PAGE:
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Beauty is Another Name for Aesthetics
with Christos Gianopoulos
Freud said beauty has no obvious use, but civilization could not do without it. Still philosophers are worried about beauty taking a back seat in a world that measures success in terms of money and predictable results. Aesthetics is the philosophy of art and this course will focus on the thinking of Roger Scruton, who believes that beauty is fundamental to our lives as rational beings with aesthetic interests and sensibilities. We are engaged by the force of artistic creations and it enhances our capacity find ways to lead an active and meaningful life. This is an in-person course.
Christos Gianopoulos teaches philosophy a the University of Maine at Augusta. He is a graduate of Bowdoin College with advanced degrees from American and Syracuse Universities.
Lives Worth Living: Happiness and Meaning in Later Life (in-person)
with Jean Potuchek Bill Frayer
IN PERSON (Hybrid)
This six-week class hybrid class (both on Zoom and in-person) will explore factors which help us find satisfaction and meaning as we age. We will examine what research reveals about aging and happiness, identify some common barriers to happiness, explore possible resources for finding richness and meaning in later life, look at the role of sorrow and loss, and consider the challenges and opportunities of living alone. Participants will have opportunities to share their personal ideas and experiences and explore common themes.
Jean Potuchek holds a PhD in Sociology from Brown University and, before her retirement, spent 25 years as an award-winning teacher of sociology and women’s studies at Gettysburg College.
Bill Frayer has a BA in English from Brown and a MS in Adult Education from USM. He taught at CMCC for 31 years where he chaired the Humanities Dept.
USM requires all students to show proof of vaccination before their first class. Our goal is to make the in-person classroom as safe as possible for all students, including those who, despite being vaccinated and boosted, are at high risk for serious illness if they contract Covid-19.
Because those who are infected with Covid are usually contagious to others before they realize they are infected, we are asking that all class members test themselves for Covid with an at-home rapid antigen test before coming to class each week. These tests are very good at catching those asymptomatic infections in which a person is shedding enough virus to be contagious to others. Free tests can be ordered online at:
and can also be obtained in person at local pharmacies under Medicare Part B.
Theory of Knowledge
with Anita Denis
This in-person course will analyze the components of knowledge. Using the discussion method, we will examine the nature of knowledge, the types of knowledge, the differences between knowledge and belief, and the role of perception and language upon our knowledge. The class will include lots of discussion, activities, and group work.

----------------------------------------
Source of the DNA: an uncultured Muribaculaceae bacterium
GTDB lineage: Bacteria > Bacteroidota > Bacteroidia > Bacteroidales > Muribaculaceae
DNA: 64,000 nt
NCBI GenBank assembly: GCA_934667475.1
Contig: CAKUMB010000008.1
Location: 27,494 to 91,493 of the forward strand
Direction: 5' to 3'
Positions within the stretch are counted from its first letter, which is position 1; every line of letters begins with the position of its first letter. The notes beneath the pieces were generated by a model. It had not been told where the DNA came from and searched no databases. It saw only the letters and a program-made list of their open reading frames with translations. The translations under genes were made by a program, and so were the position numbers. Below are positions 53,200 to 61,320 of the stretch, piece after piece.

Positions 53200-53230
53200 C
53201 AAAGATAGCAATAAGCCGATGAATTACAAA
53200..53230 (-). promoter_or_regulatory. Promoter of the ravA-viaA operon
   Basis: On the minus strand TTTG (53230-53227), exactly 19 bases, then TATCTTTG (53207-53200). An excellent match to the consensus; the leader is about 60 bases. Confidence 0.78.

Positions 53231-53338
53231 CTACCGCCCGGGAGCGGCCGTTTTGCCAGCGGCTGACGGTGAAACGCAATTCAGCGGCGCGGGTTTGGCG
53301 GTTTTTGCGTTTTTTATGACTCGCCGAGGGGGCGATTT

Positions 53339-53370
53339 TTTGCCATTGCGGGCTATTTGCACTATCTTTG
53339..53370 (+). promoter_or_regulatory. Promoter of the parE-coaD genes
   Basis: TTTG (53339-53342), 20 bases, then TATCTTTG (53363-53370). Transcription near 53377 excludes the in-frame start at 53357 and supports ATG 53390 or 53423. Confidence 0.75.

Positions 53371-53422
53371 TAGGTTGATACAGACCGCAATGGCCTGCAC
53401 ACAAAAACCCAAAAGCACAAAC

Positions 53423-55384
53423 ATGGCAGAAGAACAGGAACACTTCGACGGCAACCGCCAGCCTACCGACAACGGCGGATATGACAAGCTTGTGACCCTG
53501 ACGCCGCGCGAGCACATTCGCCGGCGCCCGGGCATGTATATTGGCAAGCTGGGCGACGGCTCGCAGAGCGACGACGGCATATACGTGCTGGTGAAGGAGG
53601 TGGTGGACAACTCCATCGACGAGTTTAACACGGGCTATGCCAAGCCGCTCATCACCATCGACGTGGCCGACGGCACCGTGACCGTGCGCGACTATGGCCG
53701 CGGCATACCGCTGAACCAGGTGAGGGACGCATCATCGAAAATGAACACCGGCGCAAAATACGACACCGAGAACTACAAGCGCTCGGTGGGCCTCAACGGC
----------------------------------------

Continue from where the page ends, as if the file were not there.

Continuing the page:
Anita was raised in Lewiston and attended St.Dominic's High School from 1960 to 1964. She went to Rivier College in Nashua, NH and Rhode Island College in Providence. She taught in overseas schools from 1973 to 2012 when she retired to Maine. Her last school was Seoul Foreign School where she taught Philosophy of Religion and many Social Studies courses to highschoolers.
American Indian Renaissance
with Steve Piker
At the end of 19th century, many expected that Indian cultures would disappear. Then, a sensible expectation....which, however, was falsified by an Indian cultural renaissance.... our subject matter. Course themes include Indian agency, creativity, resilience, self worth, and syncretism. A traditional Navajo felicitation: 'Walk in beauty.’
Anthropologist; field work in Thailand andU.S.; 44 years at Swarthmore College; 25 or so courses offered at three of Maine's senior colleges; happy grand parent of three lovelies.
with Dr. Elcha Buckman
What are conspiracy theories? Why are they so easy to get started and difficult to dispel? We will take a look at the psychology behind conspiracy theories their history, and how they have affected our society over the years.
Elcha holds a BS, MS, and PhD from Boston University and is Board Certified in child, adolescent, and family psychiatry. For over 70 years Elcha has observed, listened, studied, researched, lectured, published, and practiced in all aspects of human behavior.
with Alan Elze
In our nation's history, there have been many attempts to create utopias, 40 to be exact. Most have failed after a short while, while others have managed to survive. We'll look at some of the major ones in this in-person course.
Alan has taught many classes on many subjects over his 17 years at Senior College